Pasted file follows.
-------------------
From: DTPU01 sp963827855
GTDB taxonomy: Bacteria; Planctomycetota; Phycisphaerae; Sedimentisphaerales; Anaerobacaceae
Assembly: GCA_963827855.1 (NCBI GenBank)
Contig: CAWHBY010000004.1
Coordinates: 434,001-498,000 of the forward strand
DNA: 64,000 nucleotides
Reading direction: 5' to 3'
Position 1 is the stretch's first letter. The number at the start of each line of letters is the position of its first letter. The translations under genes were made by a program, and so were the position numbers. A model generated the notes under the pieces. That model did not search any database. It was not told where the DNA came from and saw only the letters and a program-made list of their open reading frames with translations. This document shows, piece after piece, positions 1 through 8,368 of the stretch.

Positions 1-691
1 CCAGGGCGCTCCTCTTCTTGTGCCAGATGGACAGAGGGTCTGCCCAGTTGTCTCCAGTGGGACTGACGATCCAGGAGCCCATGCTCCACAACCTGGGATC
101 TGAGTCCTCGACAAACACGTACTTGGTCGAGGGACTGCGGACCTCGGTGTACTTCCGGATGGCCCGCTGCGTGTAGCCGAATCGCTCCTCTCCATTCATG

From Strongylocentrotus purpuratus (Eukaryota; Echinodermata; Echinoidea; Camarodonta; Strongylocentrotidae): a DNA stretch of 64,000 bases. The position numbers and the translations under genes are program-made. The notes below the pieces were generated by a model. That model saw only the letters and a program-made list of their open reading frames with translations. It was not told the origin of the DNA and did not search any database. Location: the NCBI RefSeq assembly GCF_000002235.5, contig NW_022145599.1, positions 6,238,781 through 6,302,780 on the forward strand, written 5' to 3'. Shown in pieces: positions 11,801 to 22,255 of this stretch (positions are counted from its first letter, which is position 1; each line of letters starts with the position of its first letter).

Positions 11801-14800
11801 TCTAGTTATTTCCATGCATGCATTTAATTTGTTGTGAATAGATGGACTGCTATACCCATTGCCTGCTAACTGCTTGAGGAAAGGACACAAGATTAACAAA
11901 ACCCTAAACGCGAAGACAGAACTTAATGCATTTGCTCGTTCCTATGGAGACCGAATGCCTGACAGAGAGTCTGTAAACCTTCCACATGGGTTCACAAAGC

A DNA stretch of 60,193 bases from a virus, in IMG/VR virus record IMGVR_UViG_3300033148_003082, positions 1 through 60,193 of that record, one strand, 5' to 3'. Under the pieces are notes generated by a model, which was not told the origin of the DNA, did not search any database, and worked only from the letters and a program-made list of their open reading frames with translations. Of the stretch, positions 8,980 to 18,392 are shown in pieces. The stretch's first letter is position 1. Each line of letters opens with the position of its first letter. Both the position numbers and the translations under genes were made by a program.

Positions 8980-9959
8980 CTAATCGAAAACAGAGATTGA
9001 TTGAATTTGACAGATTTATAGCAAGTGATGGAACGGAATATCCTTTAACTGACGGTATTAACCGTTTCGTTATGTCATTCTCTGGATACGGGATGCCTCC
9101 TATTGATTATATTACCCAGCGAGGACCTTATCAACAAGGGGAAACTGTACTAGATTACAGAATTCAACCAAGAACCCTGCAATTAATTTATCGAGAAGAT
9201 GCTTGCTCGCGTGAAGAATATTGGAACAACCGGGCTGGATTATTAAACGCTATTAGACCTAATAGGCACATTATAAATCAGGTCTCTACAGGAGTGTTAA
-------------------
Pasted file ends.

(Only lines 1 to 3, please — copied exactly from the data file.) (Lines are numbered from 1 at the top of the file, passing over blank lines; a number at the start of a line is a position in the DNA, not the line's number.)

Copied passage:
From: DTPU01 sp963827855
GTDB taxonomy: Bacteria; Planctomycetota; Phycisphaerae; Sedimentisphaerales; Anaerobacaceae
Assembly: GCA_963827855.1 (NCBI GenBank)